Boyne Currachs on the River
As members of the Boyne Currach Heritage Group, we try to conform to the traditional methods and good cultural practice, with that of the local boat builders of our past, we aim to set a standard for the Boyne Currach, so that they are a safe and reliable craft as was in the past but that can undergo the tasks set to them in our present day.
As part of our efforts to revive this ancient tradition, the Boyne Currach Heritage Group collected many stories from local men and women who recalled their memories of these currachs being used in their daily lives, for transport and for an income from fishing. Today these Boyne Currachs are back on the river and are used purely for leisure. Long summer days are often spent meandering down different sections of this historical river, like in a time machine, transporting us through the centuries as we scull along, marvelling at the man-made objects and the natural beauties of our glorious riverscape.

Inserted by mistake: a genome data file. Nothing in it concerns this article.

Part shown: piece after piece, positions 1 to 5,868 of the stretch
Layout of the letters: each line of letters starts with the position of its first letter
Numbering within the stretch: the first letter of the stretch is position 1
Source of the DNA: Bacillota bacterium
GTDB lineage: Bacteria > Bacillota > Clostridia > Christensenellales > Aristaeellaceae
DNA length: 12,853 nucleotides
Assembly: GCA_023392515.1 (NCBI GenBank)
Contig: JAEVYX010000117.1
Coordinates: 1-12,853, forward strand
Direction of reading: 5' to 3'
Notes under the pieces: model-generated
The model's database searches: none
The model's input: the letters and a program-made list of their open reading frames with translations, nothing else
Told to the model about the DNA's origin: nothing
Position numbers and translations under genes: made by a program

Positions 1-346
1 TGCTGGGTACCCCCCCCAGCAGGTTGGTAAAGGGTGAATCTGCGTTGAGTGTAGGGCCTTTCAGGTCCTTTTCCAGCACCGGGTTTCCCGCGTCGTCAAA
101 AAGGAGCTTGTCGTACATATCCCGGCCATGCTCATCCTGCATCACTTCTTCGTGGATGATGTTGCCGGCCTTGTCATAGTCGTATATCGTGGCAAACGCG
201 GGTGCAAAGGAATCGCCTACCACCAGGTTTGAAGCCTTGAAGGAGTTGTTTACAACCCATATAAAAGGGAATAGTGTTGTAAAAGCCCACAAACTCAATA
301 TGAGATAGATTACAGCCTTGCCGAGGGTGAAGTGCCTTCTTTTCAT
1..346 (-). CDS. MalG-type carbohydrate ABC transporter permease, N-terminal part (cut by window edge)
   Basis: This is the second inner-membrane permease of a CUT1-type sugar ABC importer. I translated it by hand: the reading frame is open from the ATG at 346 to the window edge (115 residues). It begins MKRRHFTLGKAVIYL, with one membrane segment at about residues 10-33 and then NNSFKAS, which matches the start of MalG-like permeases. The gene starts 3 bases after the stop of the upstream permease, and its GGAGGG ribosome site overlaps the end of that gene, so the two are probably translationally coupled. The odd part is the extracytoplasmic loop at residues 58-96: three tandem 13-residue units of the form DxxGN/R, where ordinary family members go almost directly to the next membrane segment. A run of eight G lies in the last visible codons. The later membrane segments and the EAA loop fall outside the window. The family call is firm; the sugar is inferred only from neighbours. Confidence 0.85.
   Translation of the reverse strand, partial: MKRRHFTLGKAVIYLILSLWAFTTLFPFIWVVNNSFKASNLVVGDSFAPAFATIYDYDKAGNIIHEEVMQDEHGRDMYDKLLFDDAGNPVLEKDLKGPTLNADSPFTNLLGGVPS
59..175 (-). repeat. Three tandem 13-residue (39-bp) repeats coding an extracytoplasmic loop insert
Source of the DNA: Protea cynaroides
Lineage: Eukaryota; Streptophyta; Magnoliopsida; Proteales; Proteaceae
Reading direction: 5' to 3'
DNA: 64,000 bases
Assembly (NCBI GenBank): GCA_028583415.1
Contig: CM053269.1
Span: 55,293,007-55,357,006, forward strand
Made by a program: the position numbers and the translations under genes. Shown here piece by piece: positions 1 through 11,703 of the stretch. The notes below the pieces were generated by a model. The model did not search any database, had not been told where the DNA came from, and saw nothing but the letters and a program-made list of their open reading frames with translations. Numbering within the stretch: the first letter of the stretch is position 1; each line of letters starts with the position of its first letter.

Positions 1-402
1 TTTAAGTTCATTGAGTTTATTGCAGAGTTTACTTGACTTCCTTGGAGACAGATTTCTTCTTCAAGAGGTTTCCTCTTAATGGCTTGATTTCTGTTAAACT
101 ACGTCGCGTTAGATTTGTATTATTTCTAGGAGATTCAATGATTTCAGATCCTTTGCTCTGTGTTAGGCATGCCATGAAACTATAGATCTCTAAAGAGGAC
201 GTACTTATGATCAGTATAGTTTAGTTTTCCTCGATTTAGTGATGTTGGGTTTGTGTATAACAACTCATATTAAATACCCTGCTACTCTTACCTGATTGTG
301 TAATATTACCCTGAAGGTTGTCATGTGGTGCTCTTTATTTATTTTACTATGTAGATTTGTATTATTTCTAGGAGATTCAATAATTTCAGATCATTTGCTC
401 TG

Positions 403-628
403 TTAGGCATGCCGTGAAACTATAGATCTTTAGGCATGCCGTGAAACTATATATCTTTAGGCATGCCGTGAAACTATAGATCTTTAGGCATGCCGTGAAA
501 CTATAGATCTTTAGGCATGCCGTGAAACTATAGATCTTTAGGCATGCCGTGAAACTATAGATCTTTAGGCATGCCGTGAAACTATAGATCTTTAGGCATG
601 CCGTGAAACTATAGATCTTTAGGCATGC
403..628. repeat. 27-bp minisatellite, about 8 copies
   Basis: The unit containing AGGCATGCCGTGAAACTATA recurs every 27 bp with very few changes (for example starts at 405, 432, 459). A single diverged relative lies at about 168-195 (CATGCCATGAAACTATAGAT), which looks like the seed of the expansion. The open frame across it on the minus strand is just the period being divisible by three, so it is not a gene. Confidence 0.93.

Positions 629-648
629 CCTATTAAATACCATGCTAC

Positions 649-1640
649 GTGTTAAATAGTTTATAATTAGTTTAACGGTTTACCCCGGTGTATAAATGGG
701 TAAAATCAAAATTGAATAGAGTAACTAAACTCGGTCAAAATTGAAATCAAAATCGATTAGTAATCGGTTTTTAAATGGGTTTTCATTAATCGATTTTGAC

Boyne Currach Centre
It is surmised that the Boyne Currach is the closest relation to the original sea currach that being the Currach Dhá Éadan, which was used out at sea and from which the Bunbeg, and perhaps Boyne Currach evolved. The Boyne Currachs also take part in what is becoming a regular gathering of currachs at between Omeath and Warrenpoint. Six currachs are kept, maintained and displayed at the Boyne Currach Centre, on the opposite side of the river to the monument of Newgrange, by the Boyne Currach Heritage Group. They are also often displayed at various shows and festivals around the country to evoke an awareness among the public about the folk traditions of our Boyne Valley.
Understanding our Stone Age Ancestors
Claidhbh Ó Gibne has been building currachs yearly, for over 20 years, and has worked full time on expanding the method of making Boyne Currachs to better understand how our Stone Age ancestors successfully carried animals to our shore and transported 5 tonne stones from quarries further north.